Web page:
Why do Evangelicals reject climate change?

Why is it so hard to find allies among the largest protestant religious bodies in the US to take action on global climate change? Almost every world-wide religious body agrees that something needs to be done, and soon. But American Evangelicals don't agree and their lack of political support means that American continues to spin its wheels on this issue.

Shannon Brescher Shea tries to tease out the reasons for this reluctance to engage the issue among Evangelicals. She sees three reasons. First, the fact that for Americans, the effects of climate change are not happening in a locally observable way. If you don't know anyone from island countries in the Indian Ocean, it's hard to feel worry that entire economies are being disrupted. Second is the idea that all of us contribute to climate change, and like other pervasive issues (sexism, racism) it's sometimes hard for people to do the necessary self-examination to recognize our personal responsibility.

"The third major reason some evangelicals have rejected climate change is very different from the other two - their vast cynicism about and misunderstanding of science. Even the most heart-felt testimonies will not sway those who think the very cause is made up. Unfortunately, I think climate change is too politically fraught to solve this problem. For this group, the most effective approach may be showing how the solutions to climate change can improve their communities and lives. This was actually the main approach I used when I recently lobbied Congress, another place where science is not very popular. People don't want to pay $100 to fill up their gas tanks and then sit an hour and a half in traffic. Instead, they want to walk and bike to the corner store; many even remember doing so fondly from their childhood. People want clean alternatives to the coal-fired plants that contribute to childhood asthma. People want clean, healthy food that supports the local economy instead of that which poisons the land and the workers that pick it. And so on and so on. The beauty of this approach is that I know it actually works. I received a very generous Climate Ride donation from my conservative aunt for this reason. In addition to her fondness for me, she supported me because she frequently uses a Rails-to-Trails walking/biking path, one of the Climate Ride beneficiaries. Changing the conversation from problems to solutions helps people see that they have a place in this new society, removing much of the fear. Ideally, it also helps them see the larger context, that everyone benefits from a more environmentally and socially sustainable economy. Although it fails to challenge their privilege, a baby step may be all we can ask from this group right now. "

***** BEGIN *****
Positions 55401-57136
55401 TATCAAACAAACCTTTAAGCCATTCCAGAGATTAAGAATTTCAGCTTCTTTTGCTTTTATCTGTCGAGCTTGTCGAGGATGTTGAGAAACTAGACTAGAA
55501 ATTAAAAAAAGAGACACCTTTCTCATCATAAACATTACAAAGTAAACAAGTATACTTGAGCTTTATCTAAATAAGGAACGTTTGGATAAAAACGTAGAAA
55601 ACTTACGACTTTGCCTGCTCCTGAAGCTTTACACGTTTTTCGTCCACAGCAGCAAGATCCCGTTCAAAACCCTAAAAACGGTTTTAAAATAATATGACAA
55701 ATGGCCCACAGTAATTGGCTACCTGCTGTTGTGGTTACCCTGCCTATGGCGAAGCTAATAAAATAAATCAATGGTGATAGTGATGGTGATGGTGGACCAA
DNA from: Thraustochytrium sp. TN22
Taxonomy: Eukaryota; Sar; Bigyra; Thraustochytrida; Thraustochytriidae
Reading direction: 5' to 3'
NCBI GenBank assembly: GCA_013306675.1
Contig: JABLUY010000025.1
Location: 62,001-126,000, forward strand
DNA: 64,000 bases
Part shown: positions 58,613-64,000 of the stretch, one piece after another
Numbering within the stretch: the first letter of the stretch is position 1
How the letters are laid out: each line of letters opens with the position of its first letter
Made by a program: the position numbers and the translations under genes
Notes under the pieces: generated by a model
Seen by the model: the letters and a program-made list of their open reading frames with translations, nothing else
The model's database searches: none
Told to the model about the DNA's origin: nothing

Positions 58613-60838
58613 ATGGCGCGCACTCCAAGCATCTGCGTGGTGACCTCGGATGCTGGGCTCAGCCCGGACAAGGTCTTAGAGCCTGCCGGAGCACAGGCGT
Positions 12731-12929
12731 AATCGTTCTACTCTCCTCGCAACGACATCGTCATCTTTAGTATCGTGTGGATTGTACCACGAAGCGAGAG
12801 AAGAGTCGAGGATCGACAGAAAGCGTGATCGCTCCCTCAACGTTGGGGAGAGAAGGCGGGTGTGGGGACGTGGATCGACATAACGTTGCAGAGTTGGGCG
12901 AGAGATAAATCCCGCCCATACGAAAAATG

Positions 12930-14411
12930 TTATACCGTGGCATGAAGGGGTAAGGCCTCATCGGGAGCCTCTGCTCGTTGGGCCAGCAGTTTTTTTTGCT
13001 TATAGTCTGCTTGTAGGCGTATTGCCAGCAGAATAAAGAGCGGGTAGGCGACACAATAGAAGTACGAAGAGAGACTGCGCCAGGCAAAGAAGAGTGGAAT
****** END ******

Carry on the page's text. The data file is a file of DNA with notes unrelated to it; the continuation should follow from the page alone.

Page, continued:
Read the full article here.

Would this work? Can we appeal to people's self-interest to get them to support the common good?

Comments (1)

Perhaps a fourth reason centers on political coalitions. Evangelicals have aligned themselves politically with groups that oppose changes in energy policy that would encourage a move away from oil and coal. The unspoken agreement in all such political alliances (left and right) is “you support my causes and I’ll support yours.” One of the tactics used by those groups that oppose changing energy policy is to suggest that there is no real reason for change. Evangelicals, out of political loyalty, may just be repeating the meme they have been given.

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